As City Council Approves Bader Field Sale, Some See a Last-Ditch Diversion

Atlantic City Mayor Don Guardian and City Council President Marty Small (Photo: Phil Gregory/WHYY)

Atlantic City Mayor Don Guardian and City Council President Marty Small (Photo: Phil Gregory/WHYY)

The Atlantic City Council voted 5-4 Wednesday night to put Atlantic City’s Bader Field up for auction. The shuttered airport site is one of the city’s few remaining assets, along with its Municipal Utilities Authority, which controls the water supply. The council also voted not to dissolve the authority last night. Dissolving the authority could have thrown a wrench into the takeover effort, the focal point of which is the monetization of the MUA.

The minimum bid for Bader Field will be $155 million, a far cry from the $1.5 billion the city asked for from casino company Penn National in 2008. At that time, Penn National offered $800 million for the 143-acre plot. A 2008 bill mandated that any sale of the site has to go through the state Local Finance Board, the agency that would oversee the city’s finances under the takeover bill.

Atlantic City faces a fiscal meltdown in April, when its $437 million in debt is set to tilt the scales toward a bankruptcy. With the takeover effort already passed in the Senate, Montclair State University political science professor Brigid Harrison said that the vote to auction Bader Field may just be the council’s public last-ditch effort to demonstrate their independence.

“In many ways, the council has their hands tied,” said Harrison. “They recognize that they’re lacking the political wherewithal to prevent the takeover from happening.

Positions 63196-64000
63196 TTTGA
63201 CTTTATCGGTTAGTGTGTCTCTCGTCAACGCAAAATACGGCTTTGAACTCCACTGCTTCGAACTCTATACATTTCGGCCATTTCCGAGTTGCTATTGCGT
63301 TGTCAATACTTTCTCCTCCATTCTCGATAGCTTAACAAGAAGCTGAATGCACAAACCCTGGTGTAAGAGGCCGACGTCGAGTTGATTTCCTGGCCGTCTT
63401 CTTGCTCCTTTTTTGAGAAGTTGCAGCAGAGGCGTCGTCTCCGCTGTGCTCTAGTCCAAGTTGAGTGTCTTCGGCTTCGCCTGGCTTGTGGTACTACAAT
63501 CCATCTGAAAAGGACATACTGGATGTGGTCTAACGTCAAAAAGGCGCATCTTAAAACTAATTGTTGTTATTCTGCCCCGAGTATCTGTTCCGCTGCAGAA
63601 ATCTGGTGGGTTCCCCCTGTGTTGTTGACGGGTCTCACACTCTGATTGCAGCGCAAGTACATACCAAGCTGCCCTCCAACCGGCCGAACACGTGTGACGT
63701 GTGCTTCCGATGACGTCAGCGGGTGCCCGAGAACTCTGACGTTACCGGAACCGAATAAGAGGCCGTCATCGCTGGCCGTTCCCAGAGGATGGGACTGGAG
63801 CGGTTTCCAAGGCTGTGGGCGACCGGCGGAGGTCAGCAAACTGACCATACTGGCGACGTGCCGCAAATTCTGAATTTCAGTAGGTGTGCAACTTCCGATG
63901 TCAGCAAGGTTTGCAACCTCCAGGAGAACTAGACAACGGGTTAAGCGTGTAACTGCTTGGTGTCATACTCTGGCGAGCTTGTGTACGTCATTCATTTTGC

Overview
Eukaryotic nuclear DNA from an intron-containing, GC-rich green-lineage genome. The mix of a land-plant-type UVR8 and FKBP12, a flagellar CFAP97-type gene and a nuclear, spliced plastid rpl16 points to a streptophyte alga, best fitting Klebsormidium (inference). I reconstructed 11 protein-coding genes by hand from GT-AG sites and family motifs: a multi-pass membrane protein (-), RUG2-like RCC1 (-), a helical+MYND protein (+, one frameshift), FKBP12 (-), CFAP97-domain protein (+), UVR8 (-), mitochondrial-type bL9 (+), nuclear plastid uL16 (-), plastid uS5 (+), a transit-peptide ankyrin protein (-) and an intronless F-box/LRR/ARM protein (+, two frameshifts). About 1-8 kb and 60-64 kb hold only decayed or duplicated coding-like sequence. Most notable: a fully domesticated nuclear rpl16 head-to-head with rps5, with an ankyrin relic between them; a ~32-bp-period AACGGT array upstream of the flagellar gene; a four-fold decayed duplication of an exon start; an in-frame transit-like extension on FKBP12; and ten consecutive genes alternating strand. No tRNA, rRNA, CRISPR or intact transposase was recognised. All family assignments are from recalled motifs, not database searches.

“They too are elected officials, and they have to demonstrate that they’re actually doing something,” Harrison continued, saying that previous state takeovers like those in Camden and Paterson may have laid the precedent for Atlantic City’s future.  “We cans see historically that wresting power back form the state is really a difficult proposition.”

City Council President Marty Small, for his part, cited the Local Finance Board’s final say over the sale as one of the ways in which the city is already constrained by the state.

“They was ready to give us $800 million but the state stepped in and said ‘Any sale of Bader field we have to approve,’ and it never happened,” Small said of the proposed 2008 sale. “So with that money, there’s no telling where Atlantic City would be right now.

“Hopefully, there is some type of compromise because the city needs the money and I really  don’t think it’s responsible for leaders to hold us hostage over this situation when we have been trying to improve the economic situation in Atlantic City.”

Senator Jim Whelan (D-2), who has been highly critical of the city’s resistance to state intervention, called the move a sign of desperation.

“Who knows what it’ll be tomorrow,” said Whelan. “That’s part of the problem is that the city, there doesn’t seem to be any coherent planning. It’s just ‘Today we’ll do this.’ The same thing with the water company.”

Whelan said on the Senate floor last week that he was reluctantly voting yes to the takeover.

“Bader field is such an asset. I live as close to Bader Field as anyone in town. So I hope they don’t screw it up.”

As City Council Approves Bader Field Sale, Some See a Last-Ditch Diversion